The cultural clash with the West, the lack of protection and discrimination against indigenous communities by the state, and the threat from the actions of the GAO ML by social and territorial control; has determined the risk scenario and violence generated by the expulsion from their lands and a permanent uprooting. This has meant for the indigenous people of Arauca the impairment in their quality of life, loss of governance, territorial loss and violation of human rights; factors that are reflected in repeated health problems, lack of territorial guarantees and food insecurity.
2.1 Ethnographic Approach
According to the Oxford dictionary, Ethnography means “the description of different races and cultures”. The etymology of this concept comes from the Greek word ethos which revenues from “the characteristic spirit, moral values, ideas, beliefs and origins of a group, community or culture”, and ethnos refers to tribes or peoples. On the other hand, the Greek word graphy is used to describe and write about something. Therefore, in this section of ethnographic approach the present study gives a brief description of the different indigenous peoples settled in Arauca department, its origins, culture, practices, traditions and political organization.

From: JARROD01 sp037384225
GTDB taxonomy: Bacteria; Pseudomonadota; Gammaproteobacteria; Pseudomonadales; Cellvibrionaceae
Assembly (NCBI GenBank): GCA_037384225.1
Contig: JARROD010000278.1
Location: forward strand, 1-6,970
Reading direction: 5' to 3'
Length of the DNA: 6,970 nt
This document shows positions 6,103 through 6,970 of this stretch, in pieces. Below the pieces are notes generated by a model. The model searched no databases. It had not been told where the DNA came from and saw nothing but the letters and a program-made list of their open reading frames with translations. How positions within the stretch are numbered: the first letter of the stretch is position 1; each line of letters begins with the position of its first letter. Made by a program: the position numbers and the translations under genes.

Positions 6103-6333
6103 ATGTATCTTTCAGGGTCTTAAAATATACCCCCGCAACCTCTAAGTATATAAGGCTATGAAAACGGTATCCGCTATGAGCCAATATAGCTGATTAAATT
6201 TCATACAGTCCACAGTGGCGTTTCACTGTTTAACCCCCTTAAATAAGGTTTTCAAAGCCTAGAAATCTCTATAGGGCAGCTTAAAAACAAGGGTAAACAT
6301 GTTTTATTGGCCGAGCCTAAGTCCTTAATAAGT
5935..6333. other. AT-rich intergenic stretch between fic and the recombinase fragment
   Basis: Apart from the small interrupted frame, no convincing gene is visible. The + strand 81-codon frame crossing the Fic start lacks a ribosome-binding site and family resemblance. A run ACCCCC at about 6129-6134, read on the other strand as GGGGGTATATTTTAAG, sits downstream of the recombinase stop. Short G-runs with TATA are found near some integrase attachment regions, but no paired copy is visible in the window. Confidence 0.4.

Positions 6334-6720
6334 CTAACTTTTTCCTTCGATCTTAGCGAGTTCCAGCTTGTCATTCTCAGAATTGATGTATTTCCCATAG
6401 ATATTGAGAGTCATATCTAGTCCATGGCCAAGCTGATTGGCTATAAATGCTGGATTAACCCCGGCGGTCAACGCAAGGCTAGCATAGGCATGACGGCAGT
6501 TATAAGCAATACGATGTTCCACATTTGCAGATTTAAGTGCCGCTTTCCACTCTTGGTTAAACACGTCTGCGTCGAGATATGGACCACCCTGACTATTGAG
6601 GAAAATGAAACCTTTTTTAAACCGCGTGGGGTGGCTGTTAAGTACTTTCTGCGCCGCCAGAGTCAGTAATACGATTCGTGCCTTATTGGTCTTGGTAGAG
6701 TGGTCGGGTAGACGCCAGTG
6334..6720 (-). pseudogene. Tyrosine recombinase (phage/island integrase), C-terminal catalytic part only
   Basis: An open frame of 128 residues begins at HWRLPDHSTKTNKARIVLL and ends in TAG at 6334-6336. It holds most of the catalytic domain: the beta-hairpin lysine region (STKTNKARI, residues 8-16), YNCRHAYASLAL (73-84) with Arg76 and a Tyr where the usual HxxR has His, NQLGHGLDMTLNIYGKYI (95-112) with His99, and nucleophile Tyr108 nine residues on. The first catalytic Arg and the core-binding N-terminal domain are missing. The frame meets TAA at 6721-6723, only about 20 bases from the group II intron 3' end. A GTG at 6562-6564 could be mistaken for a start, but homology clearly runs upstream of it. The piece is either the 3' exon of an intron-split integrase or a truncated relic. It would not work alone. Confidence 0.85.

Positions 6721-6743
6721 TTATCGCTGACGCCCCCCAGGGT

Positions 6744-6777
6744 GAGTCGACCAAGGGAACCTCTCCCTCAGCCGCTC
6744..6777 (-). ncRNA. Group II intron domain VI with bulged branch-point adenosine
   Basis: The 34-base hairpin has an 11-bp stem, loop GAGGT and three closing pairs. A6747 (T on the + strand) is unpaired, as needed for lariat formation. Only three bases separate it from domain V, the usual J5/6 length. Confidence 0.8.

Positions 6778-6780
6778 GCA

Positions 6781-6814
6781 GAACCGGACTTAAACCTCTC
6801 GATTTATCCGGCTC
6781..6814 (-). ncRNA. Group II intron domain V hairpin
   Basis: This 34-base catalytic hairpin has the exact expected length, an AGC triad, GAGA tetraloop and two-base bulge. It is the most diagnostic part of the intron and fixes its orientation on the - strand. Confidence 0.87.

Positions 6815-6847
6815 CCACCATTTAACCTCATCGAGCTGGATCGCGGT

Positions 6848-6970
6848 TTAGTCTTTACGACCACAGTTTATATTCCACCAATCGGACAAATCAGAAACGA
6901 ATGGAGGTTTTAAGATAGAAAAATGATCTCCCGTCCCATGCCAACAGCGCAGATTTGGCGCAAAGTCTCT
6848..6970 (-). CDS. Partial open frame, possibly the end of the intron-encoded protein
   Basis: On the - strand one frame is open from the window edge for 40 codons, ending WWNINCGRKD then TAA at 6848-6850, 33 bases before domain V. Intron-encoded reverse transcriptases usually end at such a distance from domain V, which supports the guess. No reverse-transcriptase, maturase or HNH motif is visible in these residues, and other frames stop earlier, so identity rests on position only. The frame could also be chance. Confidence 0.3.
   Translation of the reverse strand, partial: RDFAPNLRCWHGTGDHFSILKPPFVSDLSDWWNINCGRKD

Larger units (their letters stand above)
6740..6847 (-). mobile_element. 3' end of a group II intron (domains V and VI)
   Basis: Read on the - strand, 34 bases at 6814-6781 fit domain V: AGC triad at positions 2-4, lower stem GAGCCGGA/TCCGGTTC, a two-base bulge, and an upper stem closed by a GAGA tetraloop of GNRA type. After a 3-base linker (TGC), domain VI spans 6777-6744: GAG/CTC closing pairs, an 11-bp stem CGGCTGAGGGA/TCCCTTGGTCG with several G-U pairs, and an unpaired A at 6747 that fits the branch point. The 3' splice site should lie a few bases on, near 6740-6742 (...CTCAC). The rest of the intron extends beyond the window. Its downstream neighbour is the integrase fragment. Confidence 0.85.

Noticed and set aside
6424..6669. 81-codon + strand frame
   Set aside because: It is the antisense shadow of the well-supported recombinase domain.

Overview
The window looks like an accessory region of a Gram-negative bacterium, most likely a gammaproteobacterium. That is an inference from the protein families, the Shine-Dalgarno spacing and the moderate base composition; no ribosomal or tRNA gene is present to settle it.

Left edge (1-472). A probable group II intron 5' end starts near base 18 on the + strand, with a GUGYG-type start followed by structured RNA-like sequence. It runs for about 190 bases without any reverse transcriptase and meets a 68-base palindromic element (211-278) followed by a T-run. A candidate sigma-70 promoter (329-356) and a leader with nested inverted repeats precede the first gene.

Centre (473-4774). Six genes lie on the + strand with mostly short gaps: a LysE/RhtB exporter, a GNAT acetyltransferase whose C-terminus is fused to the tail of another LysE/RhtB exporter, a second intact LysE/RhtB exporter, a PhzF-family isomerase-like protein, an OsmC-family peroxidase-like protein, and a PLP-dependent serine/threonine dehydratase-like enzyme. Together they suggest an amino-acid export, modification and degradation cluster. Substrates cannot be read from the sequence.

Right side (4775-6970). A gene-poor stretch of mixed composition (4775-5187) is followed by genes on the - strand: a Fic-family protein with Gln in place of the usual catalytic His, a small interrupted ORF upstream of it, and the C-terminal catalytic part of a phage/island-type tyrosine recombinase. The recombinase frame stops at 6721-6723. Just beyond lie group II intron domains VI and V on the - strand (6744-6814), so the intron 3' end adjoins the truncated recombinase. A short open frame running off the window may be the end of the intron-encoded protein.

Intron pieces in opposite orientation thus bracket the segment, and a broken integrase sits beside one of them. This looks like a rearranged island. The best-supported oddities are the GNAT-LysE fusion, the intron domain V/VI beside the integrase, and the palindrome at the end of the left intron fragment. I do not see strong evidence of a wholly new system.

Arauca Department has six different indigenous peoples in its territory: Hitnu, Makaguan, Sikuani, Betoy, Inga and U'wa, who live in 27 indigenous reservations legally established in an area of 128,167 hectares and gathered in 36 communities. According to the National Bureau of Statistics (DANE), the indigenous population in Arauca consists of 5,115 inhabitants, which is equivalent to the 2% of the total population; although the updated census elaborated by indigenous communities states that they have a population of approximately 7,500.